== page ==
“Robby has done a great job of changing this team over from a Robby Jr.-dominated team to a team in which three to four guys score in double figures every night,” Saunders said. “Robby Jr. was so dominant that while he was the focal point of every team’s game plan Recchia, Michael and Caruso came back this season with confidence.”

Planet Mars

Walk through the doors of the Planets’ gymnasium, the first thing one might notice is that it’s a little small. It has an old school “rec hall” feel to it.

The blue and yellow roll-out bleachers extend nearly to the the out-of-bounds line. Fans have to wait until there’s a break in the action before coming and going; it’s that tight. But once those stands are full and the bleachers start to vibrate from the sound, it feels like all of Mars is just inches away screaming and cheering for their Planets.

Knoch coach Ron McNabb took his Knights there plenty of times when the two schools played in the same section a few years back.

“Being in the same section with (them) for so many years, I know they were always well prepared for everyone they played, and it is also a very difficult place to play,” he said.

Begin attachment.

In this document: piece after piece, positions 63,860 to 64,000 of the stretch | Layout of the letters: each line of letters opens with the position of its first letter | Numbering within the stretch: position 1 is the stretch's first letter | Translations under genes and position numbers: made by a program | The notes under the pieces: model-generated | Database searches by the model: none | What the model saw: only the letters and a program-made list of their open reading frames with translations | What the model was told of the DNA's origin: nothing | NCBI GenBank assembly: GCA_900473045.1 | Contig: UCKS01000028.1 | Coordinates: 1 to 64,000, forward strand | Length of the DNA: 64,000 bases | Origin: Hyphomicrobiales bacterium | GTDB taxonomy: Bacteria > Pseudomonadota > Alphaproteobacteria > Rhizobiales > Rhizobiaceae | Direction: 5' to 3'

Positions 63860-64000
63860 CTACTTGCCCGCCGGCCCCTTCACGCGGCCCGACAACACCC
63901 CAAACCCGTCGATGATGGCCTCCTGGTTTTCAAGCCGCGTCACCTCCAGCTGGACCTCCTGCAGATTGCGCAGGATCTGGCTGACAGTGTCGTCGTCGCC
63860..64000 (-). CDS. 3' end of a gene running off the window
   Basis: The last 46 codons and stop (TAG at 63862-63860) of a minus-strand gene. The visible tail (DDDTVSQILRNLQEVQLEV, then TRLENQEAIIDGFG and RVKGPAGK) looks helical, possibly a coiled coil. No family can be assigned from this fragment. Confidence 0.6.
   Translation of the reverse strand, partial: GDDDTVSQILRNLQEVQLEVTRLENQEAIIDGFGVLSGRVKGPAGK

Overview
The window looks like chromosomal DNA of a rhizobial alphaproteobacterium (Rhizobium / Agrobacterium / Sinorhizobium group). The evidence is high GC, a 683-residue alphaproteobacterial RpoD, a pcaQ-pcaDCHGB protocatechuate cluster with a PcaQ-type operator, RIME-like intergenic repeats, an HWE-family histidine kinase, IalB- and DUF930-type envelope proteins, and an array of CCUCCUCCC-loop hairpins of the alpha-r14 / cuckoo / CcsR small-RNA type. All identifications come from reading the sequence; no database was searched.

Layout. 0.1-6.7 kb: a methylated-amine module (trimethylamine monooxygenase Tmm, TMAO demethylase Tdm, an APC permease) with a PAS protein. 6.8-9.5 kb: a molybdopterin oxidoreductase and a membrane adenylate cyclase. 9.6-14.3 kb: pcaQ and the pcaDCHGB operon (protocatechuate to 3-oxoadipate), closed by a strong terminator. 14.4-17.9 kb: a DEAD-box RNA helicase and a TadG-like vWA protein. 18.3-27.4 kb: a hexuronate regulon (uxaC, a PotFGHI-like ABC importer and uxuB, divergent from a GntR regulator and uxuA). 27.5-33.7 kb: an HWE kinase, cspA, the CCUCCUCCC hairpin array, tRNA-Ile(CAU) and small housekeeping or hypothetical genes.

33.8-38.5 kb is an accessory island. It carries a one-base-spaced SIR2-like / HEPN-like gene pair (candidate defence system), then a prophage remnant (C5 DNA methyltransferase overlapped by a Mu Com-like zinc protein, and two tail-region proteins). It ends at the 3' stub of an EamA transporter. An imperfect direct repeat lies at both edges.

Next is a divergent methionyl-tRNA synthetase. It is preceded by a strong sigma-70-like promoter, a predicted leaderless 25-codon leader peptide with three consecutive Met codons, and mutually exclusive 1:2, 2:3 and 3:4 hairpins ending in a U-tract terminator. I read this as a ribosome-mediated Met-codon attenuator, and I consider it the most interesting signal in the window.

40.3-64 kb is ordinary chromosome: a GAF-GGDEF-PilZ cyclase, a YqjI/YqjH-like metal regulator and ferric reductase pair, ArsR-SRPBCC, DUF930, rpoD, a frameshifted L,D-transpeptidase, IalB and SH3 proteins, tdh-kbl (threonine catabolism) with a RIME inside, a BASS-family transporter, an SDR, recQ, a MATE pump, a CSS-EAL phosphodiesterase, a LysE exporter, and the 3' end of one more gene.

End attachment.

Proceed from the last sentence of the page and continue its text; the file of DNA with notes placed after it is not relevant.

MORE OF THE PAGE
The Planets’ last home section loss was Jan. 8, 2014, in a 71-66 defeat to Indiana. Since then, Mars has been perfect. The crowd was a huge factor last Friday in the win over Franklin Regional. With each fourth-quarter basket, the standing-room only crowd’s roar began to grow louder and louder. All of the momentum the Panthers had built up over three quarters began to slowly slip away. It was almost slow motion. The crowd hit a fever pitch when Recchia scored on back-to-back steals midway through the quarter.

“That fourth quarter, when we started to come back, my ears started hurting,” Recchia said. “Its kind of a smaller gym but it works to our advantage.”

Half Apps

A team that wins together must also dine together. A word to the wise, seating at the Cranberry Township Applebee’s restaurant, aka “Half Apps” as the players call it, could be hard to find after a game. The entire team and coaching staff have made it a tradition to head there to eat after games. After last Friday’s win over the Panthers, “Half Apps” was jammed packed with more people than usual with fans that making the trek down Route 228.

“You couldn’t even walk through it,” said Recchia, describing the crowd that gathered following last Friday’s game. “They pretty much know that every Tuesday and Friday we’re coming in. I get the boneless barbecue wings and the spinach artichoke dip every single time.”

It should come as no surprise that the 6-foot-6, 282-pound Carmody has the biggest appetite. He’s been known to throw down a rack of ribs.

“Success isn’t always on the court,” Coach Carmody said. “I’m really lucky to get to do something that I love and work with young people. You need men to teach young boys how to be men. That’s what will determine how I was as a coach. Man, I’m just a lucky guy.”

William Whalen is a freelance writer.